Cancer claims life of pioneering Ukrainian evangelist Rick Pinczuk
Pinczuk was hospitalized several weeks ago after becoming seriously ill, said John M. Davis, minister the Ridgewood church in Beaumont, Texas, which supports Pinczuk’s Slavic Evangelism Ministry. Pinczuk and his wife, Carol, flew to Canada, where doctors discovered cancer in the minister’s liver, pancreas and kidneys, Davis said.
Survivors include his wife and daughters Larissa, Natasha and Eleah. Funeral arrangements are pending.
After the collapse of the Soviet Union, many Churches of Christ established ministries in the eastern, Russian-speaking region of Ukraine. Pinczuk, who helped establish and ministered for the Shevchenko church in the Ukrainian capital, Kiev, focused much of his work on Ukrainian speakers in the central and western parts of the country.
“While it is true that most people in the industrialized areas of Ukraine — primarily eastern — were forced to speak Russian by the Communists in the Soviet period, that is no reason for the church to follow this same trend and focus almost all evangelism and schools of preaching and publications in Russian areas alone,” Pinczuk told The Christian Chronicle in a 2003 interview.
Nonetheless, Pinczuk worked with Christians across Ukraine and was known as “a great encourager,” missionary Andrew Kelly said.
Kelly is executive director of Jeremiah’s Hope, a ministry for orphans in the Donetsk region of eastern Ukraine. The ministry is building a camp north of Kiev, Kelly said.
“Rick and Carol would often come up on Saturdays with a crew from the Shevchenko Church of Christ to build and collect garbage on the camp property,” Kelly said. The volunteers sang praises to God as they picked up trash.
“Rick was a man committed to sharing with the Ukrainian people the message of the cross,” Kelly said. “That commitment was evident not just through his teaching of the Word, but also through teaching Ukrainian Christians how to share their faith and time with those around them.”
A LIFE ON THREE CONTINENTS
Pinczuk’s parents left Ukraine in 1936 due to economic hardships and settled in Ansbach, Germany. During World War II, the Nazi regime forced the family into a detention camp, where two of their infant daughters died due to lack of food and medicine.
After the war a German family housed the Pinczuks. Rick Pinczuk was born in Germany in 1947. Three years later his father decided to move the family to Perth, Australia, instead of returning to Soviet-controlled Ukraine.
In Australia, Rick Pinczuk’s father taught his children the Bible as he searched for a place to worship. He met a group of American missionaries, including Rudy Wyatt, Ron Durham and Marvin Phillips, and became one of the first church members in Perth.
In 1967 Rick Pinczuk was baptized by missionary Mack Lyon, who later returned to the United States and became host of the television program, “In Search of the Lord’s Way.” The young Ukrainian Christian told the U.S. missionaries that he wanted to return to his homeland and spread the gospel. They encouraged him to pursue ministry training. One year after his baptism, Rick Pinczuk enrolled at Harding University in Searcy, Ark.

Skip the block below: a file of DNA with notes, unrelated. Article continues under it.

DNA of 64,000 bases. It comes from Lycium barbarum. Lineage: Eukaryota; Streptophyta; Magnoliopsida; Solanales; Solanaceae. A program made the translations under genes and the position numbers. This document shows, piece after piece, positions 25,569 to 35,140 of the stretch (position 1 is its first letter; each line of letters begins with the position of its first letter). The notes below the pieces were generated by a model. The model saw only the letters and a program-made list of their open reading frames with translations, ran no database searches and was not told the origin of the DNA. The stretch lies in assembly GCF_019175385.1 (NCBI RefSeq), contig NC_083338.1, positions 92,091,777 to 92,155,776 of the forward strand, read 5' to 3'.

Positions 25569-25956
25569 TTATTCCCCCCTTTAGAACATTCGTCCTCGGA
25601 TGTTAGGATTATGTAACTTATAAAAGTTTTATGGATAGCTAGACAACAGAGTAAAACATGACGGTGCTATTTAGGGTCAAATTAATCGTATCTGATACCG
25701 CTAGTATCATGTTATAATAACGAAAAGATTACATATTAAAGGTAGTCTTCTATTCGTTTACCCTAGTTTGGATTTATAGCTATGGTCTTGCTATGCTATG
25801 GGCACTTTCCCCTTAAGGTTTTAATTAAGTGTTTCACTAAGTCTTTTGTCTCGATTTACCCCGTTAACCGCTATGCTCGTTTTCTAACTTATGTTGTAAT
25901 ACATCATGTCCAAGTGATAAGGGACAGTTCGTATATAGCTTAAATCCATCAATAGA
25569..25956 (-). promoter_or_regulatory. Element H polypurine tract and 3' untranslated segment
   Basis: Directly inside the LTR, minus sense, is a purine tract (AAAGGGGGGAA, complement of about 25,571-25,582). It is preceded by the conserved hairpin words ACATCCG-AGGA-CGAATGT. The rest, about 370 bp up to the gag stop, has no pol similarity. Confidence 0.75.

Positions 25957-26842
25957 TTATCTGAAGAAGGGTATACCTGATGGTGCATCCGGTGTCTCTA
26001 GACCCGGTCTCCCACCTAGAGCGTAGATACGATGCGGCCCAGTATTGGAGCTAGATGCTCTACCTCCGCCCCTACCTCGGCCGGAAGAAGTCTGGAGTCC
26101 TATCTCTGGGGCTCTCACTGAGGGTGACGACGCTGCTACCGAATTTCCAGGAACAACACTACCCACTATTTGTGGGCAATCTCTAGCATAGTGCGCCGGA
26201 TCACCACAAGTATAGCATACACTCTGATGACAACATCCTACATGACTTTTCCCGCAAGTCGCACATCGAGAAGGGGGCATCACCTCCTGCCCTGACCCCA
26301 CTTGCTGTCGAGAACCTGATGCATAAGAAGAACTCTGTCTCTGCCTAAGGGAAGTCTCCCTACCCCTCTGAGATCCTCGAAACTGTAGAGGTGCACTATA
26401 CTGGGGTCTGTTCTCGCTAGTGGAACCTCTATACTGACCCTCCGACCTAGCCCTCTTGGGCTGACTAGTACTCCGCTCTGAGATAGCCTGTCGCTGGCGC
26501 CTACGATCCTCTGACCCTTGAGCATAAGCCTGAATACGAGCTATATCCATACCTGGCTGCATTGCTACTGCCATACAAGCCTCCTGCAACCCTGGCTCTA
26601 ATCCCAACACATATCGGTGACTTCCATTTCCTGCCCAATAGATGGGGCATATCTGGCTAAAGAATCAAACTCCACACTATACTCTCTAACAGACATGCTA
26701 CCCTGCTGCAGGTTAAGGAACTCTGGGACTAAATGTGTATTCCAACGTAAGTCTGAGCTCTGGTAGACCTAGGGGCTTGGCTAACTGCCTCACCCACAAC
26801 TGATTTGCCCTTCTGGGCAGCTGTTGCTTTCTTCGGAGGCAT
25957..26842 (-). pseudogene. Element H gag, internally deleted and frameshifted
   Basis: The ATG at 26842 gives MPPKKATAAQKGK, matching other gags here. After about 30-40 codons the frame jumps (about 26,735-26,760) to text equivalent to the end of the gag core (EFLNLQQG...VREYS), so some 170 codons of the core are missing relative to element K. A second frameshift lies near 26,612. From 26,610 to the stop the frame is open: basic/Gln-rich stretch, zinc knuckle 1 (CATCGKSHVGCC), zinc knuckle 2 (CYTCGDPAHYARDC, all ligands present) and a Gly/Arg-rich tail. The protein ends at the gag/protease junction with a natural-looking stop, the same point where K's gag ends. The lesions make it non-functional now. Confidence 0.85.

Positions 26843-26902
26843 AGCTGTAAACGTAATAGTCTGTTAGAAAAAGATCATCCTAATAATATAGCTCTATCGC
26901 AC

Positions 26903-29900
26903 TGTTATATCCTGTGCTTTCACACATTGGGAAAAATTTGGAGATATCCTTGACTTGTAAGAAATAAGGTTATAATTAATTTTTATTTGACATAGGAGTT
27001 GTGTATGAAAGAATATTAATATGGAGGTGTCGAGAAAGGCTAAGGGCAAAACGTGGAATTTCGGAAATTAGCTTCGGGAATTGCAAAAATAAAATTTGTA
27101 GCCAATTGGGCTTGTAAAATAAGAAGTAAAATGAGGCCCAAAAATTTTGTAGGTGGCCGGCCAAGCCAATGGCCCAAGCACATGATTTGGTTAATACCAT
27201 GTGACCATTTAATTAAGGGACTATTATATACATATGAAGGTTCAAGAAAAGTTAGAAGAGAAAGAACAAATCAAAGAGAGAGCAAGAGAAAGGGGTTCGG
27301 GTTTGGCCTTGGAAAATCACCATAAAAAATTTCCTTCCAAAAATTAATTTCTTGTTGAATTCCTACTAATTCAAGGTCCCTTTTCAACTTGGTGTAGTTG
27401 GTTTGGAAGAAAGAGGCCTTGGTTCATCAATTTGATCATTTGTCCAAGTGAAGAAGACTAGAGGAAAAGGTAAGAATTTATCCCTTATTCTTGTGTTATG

In America Pinczuk met Stephen Bilak, a fellow Ukrainian who also was forced into a German internment camp during World War II. Pinczuk helped Bilak move from Rochester, Mich., to Lausanne, Switzerland, where Bilak launched a radio ministry to reach people behind the Iron Curtain.
After graduating from Harding with degrees in Bible and journalism, Pinczuk preached for congregations in the Canadian provinces of Manitoba and Ontario. He studied Slavic languages at several Canadian universities. In Beamsville, Ontario, he launched the Slavic Evangelism Ministry, designed to recruit and train students for future evangelism in Ukraine. He also met his future wife, Ontario native Carol Bauman.
In 1985 the Ridgewood church took oversight of the Slavic Evangelism Ministry.
After the collapse of the Soviet Union, the Pinczuks made trips to Ukraine and helped establish a church in Kiev in the early 1990s. In the years that followed Slavic Evangelism Ministry distributed more than $800,000 of humanitarian aid to Ukrainians through Nashville, Tenn.-based Healing Hands International. The ministry also donated more than 60 “mini-libraries,” consisting of about 80 reference and study books in Russian and Ukrainian, to churches and schools of preaching in Ukraine. In 1997 the couple moved to Kiev.
“The biggest challenge for Churches of Christ in Ukraine is to remain active — not only spiritually and morally — but also in reaching out to meet the needs of the poor,” Pinczuk said in 2003. “Sponsoring churches should remain active in providing resources to churches on the field because poverty is still a major problem in Ukraine.
“One of the biggest discouragements is that churches are no sooner ‘established’ by brethren involved in short-term evangelism … (then) they are abandoned and new converts are forced to continue to teach themselves.”
Feedback“Whoever would be great among you, let him be your servant.”
Rick was indeed a great servant of the Lord in Kyiv. He will be sorely missed. May the Lord of harvest provide laborers to fill the void left by Rick’s departure.,January, 24 2009